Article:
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Some non ferrous metals harden when quenched. Others, such as brass..soften.
Lead as an example, hardens when quenched.
Gunner
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Gunner, I do not normally disagree with you, but this time for sure. Lead hardening is performed by alloying the lead with other elements, not heat treatment. Steve
wrote:

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On Sat, 6 Mar 2010 08:44:36 +0100, "Steve Lusardi"

<G>
Take your basic batch of wheel weight lead..which Brinnels about 9-10..and as you cast each one, dump it into a 5 gal bucket of water.
Measure them again in 3 days for hardness. You will find that they hardened up to about 21-23 Brinnel and will stay that way for at least 4 yrs.
Dont believe me?
http://www.surplusrifle.com/shooting/alloyhardness/index.asp
http://www.lasc.us/HeatTreat.htm
I cast nearly all my rifle bullets over a 5 gallon bucket of water. I average Brinell of 21 with basic wheelweights after a couple days and if I use a Lead/Antimony alloy...I can get up to nearly 35 Brinell.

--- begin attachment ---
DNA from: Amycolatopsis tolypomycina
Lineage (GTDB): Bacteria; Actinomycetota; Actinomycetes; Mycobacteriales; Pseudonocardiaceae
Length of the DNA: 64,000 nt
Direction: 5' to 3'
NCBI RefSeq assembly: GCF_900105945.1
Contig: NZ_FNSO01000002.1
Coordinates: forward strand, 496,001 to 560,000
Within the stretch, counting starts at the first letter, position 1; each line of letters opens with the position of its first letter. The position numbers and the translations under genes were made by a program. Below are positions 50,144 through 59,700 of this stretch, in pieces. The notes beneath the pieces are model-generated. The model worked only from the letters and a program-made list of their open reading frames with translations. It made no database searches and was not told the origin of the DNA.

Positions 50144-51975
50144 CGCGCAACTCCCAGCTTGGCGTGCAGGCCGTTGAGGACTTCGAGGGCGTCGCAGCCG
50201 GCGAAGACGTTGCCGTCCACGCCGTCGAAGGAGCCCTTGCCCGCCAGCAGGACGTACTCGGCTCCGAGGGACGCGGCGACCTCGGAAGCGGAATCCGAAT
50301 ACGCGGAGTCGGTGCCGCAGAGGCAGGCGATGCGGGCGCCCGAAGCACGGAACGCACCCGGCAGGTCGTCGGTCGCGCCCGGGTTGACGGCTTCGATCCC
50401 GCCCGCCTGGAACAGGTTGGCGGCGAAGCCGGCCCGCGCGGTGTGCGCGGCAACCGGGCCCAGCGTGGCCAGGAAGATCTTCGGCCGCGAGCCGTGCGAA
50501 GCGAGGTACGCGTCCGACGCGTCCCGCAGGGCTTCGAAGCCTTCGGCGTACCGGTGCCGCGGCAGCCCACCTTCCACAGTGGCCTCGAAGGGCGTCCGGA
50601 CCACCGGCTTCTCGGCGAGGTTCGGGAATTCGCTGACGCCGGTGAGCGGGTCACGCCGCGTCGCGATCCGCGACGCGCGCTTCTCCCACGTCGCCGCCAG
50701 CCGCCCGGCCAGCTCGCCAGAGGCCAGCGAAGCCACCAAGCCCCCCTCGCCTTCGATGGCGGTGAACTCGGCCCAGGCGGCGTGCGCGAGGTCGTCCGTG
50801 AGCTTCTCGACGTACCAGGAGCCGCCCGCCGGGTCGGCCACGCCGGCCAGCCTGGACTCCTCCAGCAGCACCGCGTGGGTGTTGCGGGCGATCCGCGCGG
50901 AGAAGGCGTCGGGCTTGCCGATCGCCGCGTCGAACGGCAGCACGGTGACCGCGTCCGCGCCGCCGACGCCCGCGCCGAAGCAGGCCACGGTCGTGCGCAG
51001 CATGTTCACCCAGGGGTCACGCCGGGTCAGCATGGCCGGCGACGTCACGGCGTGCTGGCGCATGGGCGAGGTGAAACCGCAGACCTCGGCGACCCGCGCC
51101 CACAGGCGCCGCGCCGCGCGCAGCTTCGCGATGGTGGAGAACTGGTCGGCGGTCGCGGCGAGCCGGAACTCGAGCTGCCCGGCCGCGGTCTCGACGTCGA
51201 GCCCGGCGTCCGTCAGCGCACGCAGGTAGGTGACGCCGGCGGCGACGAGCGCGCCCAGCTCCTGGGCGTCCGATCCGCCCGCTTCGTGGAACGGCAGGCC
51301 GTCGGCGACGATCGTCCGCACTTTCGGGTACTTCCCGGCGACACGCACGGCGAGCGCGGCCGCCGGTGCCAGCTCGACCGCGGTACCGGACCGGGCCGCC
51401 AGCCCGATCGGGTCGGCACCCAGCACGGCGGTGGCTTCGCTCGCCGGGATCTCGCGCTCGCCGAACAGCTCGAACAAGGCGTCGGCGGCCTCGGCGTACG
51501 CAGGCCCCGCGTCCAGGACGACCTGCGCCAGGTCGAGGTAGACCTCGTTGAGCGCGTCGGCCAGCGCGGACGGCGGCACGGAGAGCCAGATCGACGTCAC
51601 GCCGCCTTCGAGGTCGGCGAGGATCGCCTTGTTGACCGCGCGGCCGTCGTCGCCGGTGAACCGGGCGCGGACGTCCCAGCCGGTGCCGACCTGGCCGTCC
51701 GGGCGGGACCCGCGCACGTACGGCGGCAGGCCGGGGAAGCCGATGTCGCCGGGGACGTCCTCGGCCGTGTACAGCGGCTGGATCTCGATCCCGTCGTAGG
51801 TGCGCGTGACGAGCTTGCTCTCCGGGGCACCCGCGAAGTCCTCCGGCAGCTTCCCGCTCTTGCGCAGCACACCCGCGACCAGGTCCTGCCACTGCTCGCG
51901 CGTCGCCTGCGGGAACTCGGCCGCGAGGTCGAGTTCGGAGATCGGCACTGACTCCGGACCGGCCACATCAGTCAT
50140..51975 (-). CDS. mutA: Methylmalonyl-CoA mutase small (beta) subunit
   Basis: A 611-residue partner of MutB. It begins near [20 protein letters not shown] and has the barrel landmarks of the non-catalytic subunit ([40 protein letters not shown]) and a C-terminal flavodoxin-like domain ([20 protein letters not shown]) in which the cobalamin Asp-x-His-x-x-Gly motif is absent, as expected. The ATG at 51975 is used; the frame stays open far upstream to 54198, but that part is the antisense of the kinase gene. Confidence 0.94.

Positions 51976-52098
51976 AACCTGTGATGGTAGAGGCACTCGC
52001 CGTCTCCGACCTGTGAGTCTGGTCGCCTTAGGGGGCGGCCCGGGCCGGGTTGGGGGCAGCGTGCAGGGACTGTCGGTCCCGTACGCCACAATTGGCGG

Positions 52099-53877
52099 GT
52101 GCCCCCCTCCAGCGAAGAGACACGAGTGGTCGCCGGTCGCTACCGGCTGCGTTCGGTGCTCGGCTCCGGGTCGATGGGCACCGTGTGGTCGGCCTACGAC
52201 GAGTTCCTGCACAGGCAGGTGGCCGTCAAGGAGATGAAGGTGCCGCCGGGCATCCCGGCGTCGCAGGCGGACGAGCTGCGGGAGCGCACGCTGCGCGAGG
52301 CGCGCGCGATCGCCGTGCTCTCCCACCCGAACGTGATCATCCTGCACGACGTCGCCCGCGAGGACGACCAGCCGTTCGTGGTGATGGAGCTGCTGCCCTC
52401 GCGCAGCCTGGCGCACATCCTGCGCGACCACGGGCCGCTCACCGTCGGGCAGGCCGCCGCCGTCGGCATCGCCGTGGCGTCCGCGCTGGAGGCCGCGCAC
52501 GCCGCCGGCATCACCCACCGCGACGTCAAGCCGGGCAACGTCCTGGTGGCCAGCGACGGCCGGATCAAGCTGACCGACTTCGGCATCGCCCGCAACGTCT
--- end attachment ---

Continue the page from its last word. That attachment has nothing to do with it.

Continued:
They will heat treat to 2.5-3.5x the hardness of the unheat treated metal.
<G>
Gunner

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On Sat, 06 Mar 2010 01:43:49 -0800, the infamous Gunner Asch

With the exception of the brief touch on obduration, the benefits of quenching bullets weren't really covered in either article.
Why do you want harder bullets, Gunner? Penetration? Proper obduration for the best velocity/performance on its flight? Or what?
Don't softer bullets fragment and/or widen better to stop the perps quicker?
-- The blind are not good trailblazers.
-- federal judge Frank Easterbrook
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wrote:

Harder bullets will go faster without leading the barrel. But, there is a balance needed. Too hard and too slow and it won't obdurate and fill the bore and you get gas leakage and gas cutting.and it might disintegrate on impact or overpenetrate, To soft and it leads the barrel, The rifling will not grip the soft lead like a striped screw. Read this: http://www.lasc.us/HeatTreat.htm
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wrote:

Indeed. However obduration even with soft alloys can be worked with if the bullet is the proper oversize in many cases.
Gunner
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On Sat, 06 Mar 2010 07:06:53 -0800, Larry Jaques